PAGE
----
Parasites in freshwater fish make them more hazardous than ocean fish

It may be wise to cancel your raw catfish sushi order

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If you’ve ever eaten sushi, you’ve probably scrolled through a list of different raw fish on the menu, in addition to all the spider rolls and dragon rolls. Salmon, tuna, and shrimp are some of the most common, but what about other, commonly eaten fish, such as catfish or trout? Why don’t we see these in any Western sushi restaurants? 

The big difference is in where the fish were caught. The science behind freshwater or ocean fish consumption is fairly simple: freshwater fish, at least in the United States, tend to have more parasites. 

Scientists are calling for caution when selecting raw fish for consumption as our demand for it expands across the globe. In a review published earlier this year, researchers updated the current understanding of food safety hazards of raw fish. 

Microscopic creatures such as Diphyllobothriidae (a type of tapeworm) can cause horrible illness when consumed, leading to diarrhea and intestinal issues in humans. One of the best ways to get rid of these parasites is by cooking the fish, whether by frying or baking at a certain temperature. If you’ve ever caught food poisoning from seafood, you’ll know it is perhaps the most painful version of a stomach bug. There are exceptions to this need for ocean caught fish rule for raw consumption in other countries. Namely, that is the eel, which is smoked and then prepared with a sugar-based sauce. Other problematic fish, such as mackerel, are pickled.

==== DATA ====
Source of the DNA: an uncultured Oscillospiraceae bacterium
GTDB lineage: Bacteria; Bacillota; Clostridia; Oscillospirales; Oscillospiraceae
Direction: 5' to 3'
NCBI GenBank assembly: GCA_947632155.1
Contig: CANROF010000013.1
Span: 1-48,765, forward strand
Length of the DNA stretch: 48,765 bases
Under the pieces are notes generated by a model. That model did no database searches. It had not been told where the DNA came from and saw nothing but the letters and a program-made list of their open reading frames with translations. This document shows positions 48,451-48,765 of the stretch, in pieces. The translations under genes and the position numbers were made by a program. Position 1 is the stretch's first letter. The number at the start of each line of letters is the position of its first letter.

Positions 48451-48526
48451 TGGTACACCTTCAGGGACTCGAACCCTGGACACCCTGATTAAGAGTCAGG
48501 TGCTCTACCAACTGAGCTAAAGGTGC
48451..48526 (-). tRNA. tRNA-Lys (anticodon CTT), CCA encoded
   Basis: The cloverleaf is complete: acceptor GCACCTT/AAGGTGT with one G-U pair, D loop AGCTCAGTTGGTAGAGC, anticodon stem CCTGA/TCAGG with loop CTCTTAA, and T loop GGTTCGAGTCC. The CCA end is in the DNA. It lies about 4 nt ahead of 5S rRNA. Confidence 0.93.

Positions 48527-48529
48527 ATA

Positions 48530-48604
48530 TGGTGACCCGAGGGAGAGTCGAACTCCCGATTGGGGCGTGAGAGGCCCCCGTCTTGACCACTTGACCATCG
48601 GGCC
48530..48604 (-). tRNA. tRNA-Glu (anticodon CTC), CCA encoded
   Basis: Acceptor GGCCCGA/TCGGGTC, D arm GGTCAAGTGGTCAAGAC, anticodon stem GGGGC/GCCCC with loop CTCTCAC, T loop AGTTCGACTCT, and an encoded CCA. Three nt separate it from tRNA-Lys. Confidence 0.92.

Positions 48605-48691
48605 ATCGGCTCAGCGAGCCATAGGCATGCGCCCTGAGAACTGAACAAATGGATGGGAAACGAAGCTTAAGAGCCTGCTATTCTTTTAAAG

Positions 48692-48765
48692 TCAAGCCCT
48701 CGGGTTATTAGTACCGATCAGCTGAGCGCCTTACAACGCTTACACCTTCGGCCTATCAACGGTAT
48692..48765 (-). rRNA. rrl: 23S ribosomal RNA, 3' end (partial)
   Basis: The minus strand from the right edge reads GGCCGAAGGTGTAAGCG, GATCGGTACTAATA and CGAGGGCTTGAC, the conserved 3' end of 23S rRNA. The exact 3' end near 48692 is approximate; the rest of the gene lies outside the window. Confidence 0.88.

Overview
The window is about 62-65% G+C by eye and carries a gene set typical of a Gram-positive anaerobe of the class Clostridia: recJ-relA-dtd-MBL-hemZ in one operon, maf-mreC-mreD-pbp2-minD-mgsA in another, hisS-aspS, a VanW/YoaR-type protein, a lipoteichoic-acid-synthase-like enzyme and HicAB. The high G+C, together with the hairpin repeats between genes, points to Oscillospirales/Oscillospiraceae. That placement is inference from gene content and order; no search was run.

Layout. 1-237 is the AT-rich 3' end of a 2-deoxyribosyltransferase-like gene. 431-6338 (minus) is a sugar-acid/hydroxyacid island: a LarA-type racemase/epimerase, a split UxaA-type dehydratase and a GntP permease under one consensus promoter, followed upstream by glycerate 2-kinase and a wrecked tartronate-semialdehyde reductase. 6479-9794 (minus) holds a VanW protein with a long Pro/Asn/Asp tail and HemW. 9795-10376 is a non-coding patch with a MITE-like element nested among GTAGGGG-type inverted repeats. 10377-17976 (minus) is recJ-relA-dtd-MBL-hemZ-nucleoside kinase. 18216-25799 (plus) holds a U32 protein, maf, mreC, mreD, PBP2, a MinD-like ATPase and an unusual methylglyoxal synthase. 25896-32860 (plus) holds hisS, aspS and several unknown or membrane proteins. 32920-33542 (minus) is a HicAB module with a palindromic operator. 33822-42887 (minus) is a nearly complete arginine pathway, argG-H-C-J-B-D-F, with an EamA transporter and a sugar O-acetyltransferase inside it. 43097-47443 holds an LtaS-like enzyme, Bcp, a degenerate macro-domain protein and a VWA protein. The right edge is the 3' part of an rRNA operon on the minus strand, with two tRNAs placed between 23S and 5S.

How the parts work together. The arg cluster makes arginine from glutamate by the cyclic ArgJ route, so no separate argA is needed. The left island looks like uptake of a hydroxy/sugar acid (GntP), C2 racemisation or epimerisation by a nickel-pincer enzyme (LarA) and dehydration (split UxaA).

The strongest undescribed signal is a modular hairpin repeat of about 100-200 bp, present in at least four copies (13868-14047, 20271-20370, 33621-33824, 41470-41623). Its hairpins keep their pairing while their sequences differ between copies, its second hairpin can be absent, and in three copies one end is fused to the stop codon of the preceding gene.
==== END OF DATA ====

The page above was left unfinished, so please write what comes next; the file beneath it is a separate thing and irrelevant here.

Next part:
How fish is prepared is another reason why sushi is often ocean fish. Most ocean caught fish are frozen immediately after catching and butchering. This kills most of their potential parasites. Once the fish is frozen, it can be safely transported to a wide variety of destinations, including places far from local coasts, and inspected for parasites.